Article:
The completed parallel dipole antenna will remain in its current location supported by the trees at either end. But supporting the end of the antenna elements will require two attachment points instead of the one we have today. Investigation has showed this is not a significant obstacle.
Thanks to Peter, G3LDO for the above diagram taken from his excellent book Backyard Antennas.
Myself G0RVM and Peter 2E0UAR attended the RSGB Convention in Milton Keynes this year. We left Bristol around 15:30hrs but got stuck in jam after jam. Towards the end of the journey ‘here comes another set of blue lights’ was becoming a bit of a joke! Fortunately we did arrive before the buffet dinner finished. It was a close thing tho as there where only a few slices of pudding pie left 😉
This was my first Convention and I must congratulate the RSGB for such a great event. The accommodation was good, the food and conference facilities excellent. It was educational to hear talks on a variety of subjects from speakers deeply knowledgeable in their subject. Access was free to those under 21yrs too – a great way of incentivising attendance by younger radio amateurs. Thank you RSGB.
In addition to the rooms hosting five parallel lecture streams there was a room with stands by Icom, Kenwood, the RSGB and of course, Martin Lynch who were the prime sponsor. Outside this room was a rather large trailer tower with HF antennas providing live signals for the exhibitors.
Proudly parked outside the front of the conference centre was Flossie, the mobile radio van of Camb-hams. Protruding through its roof was a Clark pneumatic mast with rotary HF dipole. The van looked excellent and a great way to get a portable setup to a distant location, setup and on-air with minimum fuss. As I have a pneumatic mast also it was good to swap experiences, finding we shared some of the challenges associated to these masts.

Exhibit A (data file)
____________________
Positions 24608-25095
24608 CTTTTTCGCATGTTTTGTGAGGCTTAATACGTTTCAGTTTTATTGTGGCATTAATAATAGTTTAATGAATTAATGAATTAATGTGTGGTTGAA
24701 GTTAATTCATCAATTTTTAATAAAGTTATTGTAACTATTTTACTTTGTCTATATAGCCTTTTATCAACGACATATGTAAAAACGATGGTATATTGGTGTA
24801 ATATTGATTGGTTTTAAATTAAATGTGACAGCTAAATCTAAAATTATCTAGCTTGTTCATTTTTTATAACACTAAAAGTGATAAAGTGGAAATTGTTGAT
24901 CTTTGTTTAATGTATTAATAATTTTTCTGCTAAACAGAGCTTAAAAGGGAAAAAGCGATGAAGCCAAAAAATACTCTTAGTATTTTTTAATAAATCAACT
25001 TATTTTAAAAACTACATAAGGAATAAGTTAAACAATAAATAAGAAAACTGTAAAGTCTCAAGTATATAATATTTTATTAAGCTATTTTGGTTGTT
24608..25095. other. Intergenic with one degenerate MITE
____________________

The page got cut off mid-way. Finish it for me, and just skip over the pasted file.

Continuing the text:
Some of my favourite talks over the weekend were:
The new world of amateur satellites, Graham Shirville, G3VZV
The Story of SDR and FlexRadio, Gerald Youngblood, K5SDR
The VP8SGI & VP8STI DXpeditions, Mike McGirr K9AJ
Space Weather, Prof. Cathryn Mitchell, M0IBG.
I was really looking forward to “Best practice for VHF UHF DX” by Ian White GM3SEK but unfortunately Ian had to cancel. Maybe next year.
From the first talk identified above I learnt that we as radio amateurs are soon to have a ‘bend-pipe’ transponder in geostationary Earth orbit. Wow that is an amazing feat and I can’t wait till its operational. Amazing. The talk by Prof. Cathryn Mitchell was excellent being delivered superbly and hugely informative. It was interesting to hear how in 2015 space weather was identified in the UK National Risk Register with an impact of the same scoring as emerging infectious diseases, inland flooding, effusive volcanic eruptions, major industrial accidents etc. In fact, in 2015 the likelihood of a major space weather event occurring in the next five years was in the second from highest category.
I can thoroughly recommend attending the Convention and I know I will be booking my 2017 ticket as soon as they become available next year.